Honors Program

Fine and Performing Arts Honors

Date of Award


Thesis Professor(s)

Ginette C. Blackhart

Thesis Professor Department


Thesis Reader(s)

Samantha A. Castelblanco


In an attempt to preserve research integrity, the aim of this study is to examine how often statistical results are being misrepresented in empirical studies by using terms such as “marginally significant,” “approached significance,” or “trend toward significance” when interpreting findings. The use of these terms gives ambiguous significance to results that are in fact nonsignificant, which threatens future research by contributing to issues such as the replication crisis. For this study, data were coded from 437 empirical articles published online in The Journal of Personality and Social Psychology (JPSP) over a 4-year period between 2017 and 2020. According to our findings, although misrepresentation of statistical results are prevalent within JPSP articles, rates decreased significantly over the four-year time period examined. Additionally, as the number of studies published in JPSP increased each year during the four-year period examined, there may be a potential rise in representatively sound studies and decrease of misrepresentation within this discipline.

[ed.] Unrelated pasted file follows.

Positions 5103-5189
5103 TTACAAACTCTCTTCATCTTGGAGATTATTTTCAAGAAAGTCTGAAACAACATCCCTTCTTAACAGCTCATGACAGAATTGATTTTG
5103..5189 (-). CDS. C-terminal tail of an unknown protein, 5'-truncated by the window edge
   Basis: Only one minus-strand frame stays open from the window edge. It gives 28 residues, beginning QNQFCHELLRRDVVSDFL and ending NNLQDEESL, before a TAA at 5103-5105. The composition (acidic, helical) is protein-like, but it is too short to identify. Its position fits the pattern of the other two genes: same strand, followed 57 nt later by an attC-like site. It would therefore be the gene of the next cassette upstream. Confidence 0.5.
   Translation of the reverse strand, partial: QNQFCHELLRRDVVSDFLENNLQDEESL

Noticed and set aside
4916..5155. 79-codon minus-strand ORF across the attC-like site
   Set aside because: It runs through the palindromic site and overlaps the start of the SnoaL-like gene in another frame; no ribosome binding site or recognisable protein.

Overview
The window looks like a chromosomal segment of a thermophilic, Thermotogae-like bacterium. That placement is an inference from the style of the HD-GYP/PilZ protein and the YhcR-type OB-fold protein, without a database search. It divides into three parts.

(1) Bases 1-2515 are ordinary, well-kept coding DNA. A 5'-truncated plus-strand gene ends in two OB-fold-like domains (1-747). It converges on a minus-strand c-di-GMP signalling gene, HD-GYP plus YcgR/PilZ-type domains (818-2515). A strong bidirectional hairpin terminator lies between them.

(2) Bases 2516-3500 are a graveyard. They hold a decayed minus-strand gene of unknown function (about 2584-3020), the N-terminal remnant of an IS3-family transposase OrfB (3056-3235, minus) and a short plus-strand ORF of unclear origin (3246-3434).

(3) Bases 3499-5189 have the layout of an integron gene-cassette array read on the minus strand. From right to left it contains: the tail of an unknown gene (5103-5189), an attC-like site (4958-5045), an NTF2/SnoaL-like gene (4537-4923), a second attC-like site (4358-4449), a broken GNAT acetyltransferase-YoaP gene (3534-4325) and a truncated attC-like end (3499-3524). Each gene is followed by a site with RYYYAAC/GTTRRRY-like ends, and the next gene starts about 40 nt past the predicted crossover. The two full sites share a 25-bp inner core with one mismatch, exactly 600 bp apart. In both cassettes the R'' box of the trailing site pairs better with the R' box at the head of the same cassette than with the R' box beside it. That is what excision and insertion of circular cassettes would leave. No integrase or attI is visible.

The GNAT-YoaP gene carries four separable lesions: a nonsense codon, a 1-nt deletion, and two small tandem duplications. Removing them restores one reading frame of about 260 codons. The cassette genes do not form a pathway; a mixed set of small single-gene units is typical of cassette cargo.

East Tennessee State University

Document Type

Honors Thesis - Withheld

Creative Commons License

Creative Commons License
This work is licensed under a Creative Commons Attribution-Noncommercial-No Derivative Works 3.0 License.


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